9 ways to handle new-baby stress

Newborns are cute and cuddly, but they’re also a lot of work! Follow this checklist to stay sane…

Mum-of-three Anitha Nair, 40, loves nothing more than returning home to her littlies every evening after work. However, ask her what part of motherhood she dislikes the most and she’ll tell you, without missing a heartbeat, that it’s the newborn stage.

“All of my babies had reflux, so they cried all the time and slept badly for the first year,” recalls Anitha who is mum to Daven, 2, Karthik, 4, and Nisha, 7. “It was a pretty traumatising time and unlike what people say, it doesn’t get easier the second or third time round!”

Bringing home baby can be very exciting, but figuring out what makes junior tick and trying to pacify him when he’s wailing can be nerve-wracking, especially if you’re new to the parenting game. By the way, there’s also a chance that your cutie might be a high-need baby who insists that you hold him 24/7. Ahhh…fun times indeed!

They coo, they cry and turn your life completely upside down. Although the joy of having a new baby in the house far outweighs the stress, looking after a helpless little scrap is still a shock. Seasoned parents share tried-and-tested survival strategies, so that you’ll stay sane.

TIP #1: Get your village ready

You’ll need all the help you can get, so rope in everyone you know will be a pillar of support during those initial early days. Don’t be adamant about handling everything on your own – nobody is expecting you to be a super mum or dad. Task your mum or mother-in-law to take charge of cooking nutritious food for you while you recover from childbirth. The husband can bring bub to you for feedings, diaper changes and burping duty. If you have a helper, put on her all cleaning tasks, including washing and sterilising baby bottles and also breast pump parts. Encourage the gramps, siblings, aunts, uncles and best friends to come hold and play with baby, so that you get some shut-eye. “Don’t be afraid to become a mumzilla and write everything down if you have to,” says Joyce Tan, mum to Devon, 6 months, and David, 4. “Everything will be one big blur after baby gets here and you won’t have the time or energy to tell people what they should be doing.”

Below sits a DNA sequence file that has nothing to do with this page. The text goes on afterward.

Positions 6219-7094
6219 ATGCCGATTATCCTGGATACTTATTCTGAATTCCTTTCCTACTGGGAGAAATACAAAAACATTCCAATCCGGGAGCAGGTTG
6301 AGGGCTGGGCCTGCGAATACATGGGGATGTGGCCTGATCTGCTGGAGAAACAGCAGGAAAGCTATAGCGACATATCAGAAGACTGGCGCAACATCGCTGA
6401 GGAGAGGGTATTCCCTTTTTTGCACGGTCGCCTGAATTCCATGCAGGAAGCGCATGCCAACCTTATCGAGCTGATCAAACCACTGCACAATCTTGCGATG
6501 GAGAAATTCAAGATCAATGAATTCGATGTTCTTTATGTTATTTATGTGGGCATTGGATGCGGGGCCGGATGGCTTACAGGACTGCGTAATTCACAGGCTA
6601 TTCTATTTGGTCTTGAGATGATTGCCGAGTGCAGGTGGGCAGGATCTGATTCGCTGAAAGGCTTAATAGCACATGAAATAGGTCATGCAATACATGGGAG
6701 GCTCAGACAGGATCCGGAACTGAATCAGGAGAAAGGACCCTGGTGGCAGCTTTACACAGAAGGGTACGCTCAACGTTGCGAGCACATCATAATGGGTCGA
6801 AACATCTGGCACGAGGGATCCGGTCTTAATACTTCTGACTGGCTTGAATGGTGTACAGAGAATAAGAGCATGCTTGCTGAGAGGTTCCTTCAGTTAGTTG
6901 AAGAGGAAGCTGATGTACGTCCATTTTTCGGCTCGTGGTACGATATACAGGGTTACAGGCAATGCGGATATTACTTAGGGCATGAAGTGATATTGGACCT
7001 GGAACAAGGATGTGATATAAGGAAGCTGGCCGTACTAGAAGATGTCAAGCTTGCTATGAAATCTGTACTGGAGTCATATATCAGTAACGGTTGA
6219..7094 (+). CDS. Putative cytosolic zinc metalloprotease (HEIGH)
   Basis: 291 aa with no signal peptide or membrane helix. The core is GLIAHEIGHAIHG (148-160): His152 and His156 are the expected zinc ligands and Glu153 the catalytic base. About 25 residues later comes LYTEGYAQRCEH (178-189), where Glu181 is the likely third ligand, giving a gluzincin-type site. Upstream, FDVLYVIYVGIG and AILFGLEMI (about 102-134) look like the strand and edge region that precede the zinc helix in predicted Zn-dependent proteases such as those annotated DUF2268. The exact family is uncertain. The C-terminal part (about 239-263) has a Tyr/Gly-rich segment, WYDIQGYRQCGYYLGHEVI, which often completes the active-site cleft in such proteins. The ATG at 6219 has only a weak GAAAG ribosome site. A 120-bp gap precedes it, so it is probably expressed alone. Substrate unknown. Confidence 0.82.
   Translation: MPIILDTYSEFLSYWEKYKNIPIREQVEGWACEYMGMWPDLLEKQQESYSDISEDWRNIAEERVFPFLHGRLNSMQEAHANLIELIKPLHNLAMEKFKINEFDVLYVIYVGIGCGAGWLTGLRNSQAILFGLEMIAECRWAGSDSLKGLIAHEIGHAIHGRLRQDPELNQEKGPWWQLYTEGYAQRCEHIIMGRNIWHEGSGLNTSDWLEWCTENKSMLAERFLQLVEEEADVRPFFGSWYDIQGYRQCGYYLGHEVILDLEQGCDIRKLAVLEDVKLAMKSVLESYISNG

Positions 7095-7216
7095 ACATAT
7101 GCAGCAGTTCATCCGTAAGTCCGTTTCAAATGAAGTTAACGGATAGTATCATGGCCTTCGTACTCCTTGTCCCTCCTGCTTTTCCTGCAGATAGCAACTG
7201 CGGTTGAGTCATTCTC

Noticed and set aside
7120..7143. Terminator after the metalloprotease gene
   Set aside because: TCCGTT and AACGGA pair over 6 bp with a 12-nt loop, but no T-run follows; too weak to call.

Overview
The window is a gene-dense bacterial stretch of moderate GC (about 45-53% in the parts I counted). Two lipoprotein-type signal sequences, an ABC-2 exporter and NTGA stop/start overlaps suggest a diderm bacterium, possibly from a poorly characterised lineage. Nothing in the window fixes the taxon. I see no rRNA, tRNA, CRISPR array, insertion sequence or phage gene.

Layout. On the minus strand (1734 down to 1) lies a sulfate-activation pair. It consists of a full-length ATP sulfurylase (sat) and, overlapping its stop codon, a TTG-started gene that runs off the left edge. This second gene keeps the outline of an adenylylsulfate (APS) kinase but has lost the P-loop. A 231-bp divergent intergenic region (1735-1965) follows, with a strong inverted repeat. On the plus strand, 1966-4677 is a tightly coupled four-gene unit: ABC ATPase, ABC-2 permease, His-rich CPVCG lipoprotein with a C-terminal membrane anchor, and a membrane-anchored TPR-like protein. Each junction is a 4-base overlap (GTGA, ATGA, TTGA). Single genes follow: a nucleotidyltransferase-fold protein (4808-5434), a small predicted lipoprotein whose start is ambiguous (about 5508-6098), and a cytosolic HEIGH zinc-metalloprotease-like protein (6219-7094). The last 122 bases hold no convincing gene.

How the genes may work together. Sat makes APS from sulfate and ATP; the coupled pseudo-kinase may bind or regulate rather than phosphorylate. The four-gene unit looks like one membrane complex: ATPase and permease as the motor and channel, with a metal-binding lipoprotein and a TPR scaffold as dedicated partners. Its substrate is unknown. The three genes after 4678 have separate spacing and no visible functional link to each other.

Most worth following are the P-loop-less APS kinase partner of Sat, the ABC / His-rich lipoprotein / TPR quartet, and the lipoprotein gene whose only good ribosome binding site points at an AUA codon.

Read up about newborn growth spurts and manage your expectations. It will be easier to go with the flow once you know what is happening and why.  

TIP #2: Have a schedule in place

Get closely acquainted with schedules as this will be your new life! Of course, nothing should be set in stone, since babies are so unpredictable. However, you should have a plan for some structure. “I used to put in a reminder on my phone for every two to three hours, so I was prepared for feedings and I also used to count the number of wet diapers my babies produced in a day, so I knew they were eating enough,” says Anitha. If you’re breastfeeding, pump your milk and let the hubs take over the night feeds, so you can have some rest. “After coming home from work, my husband would take full control of our baby from 7pm to midnight, so I knew I was guaranteed uninterrupted rest during those hours, which helped me relax,” says mum-of-one Dorothy Chung. In the mornings, let that hardworking hubby of yours sleep in while you take baby out for a walk.

TIP #3: Be flexible

Now that you have a schedule in place, don’t forget to pencil in a bit of flexibility as well. As mentioned, babies can be super unpredictable. One minute they are snoozing like an angel, the next, they are screaming at the top of their lungs for any number of reasons. Just because you got bub to sleep easily at 7pm the night before doesn’t mean that it will be the same tonight ― or ever again in the near future. Newborns are constantly changing, so everything about them changes as well, including their sleeping and eating patterns. Sleep regression can also put a wrench in what you thought was an established sleep schedule.  Periodic growth spurts will also make junior hungrier, requiring more feeds. Read up about newborn growth spurts and manage your expectations. It will be easier to go with the flow once you know what is happening and why.  

TIP #4: Rethink your priorities

When you’re drawing up a to-do list, ask yourself a few questions first. Are you the only one who can do this task? If you don’t do it, will it put your baby or family at risk? Must you do it now or can this wait? If the answer is no to all three questions, outsource it someone else you trust or chuck it in the KIV bucket for the time being. If something is only going to rob you of downtime and peace of mind, don’t feel bad that you’re saying no to people. This isn’t the time to get involved in your friend’s dating drama or help with a scrapbooking project. This also goes for visitors who want to see the baby. If they aren’t willing to work around your schedule, don’t be afraid to tell them not to come. Put yourself and your baby first, everything and everyone else can wait.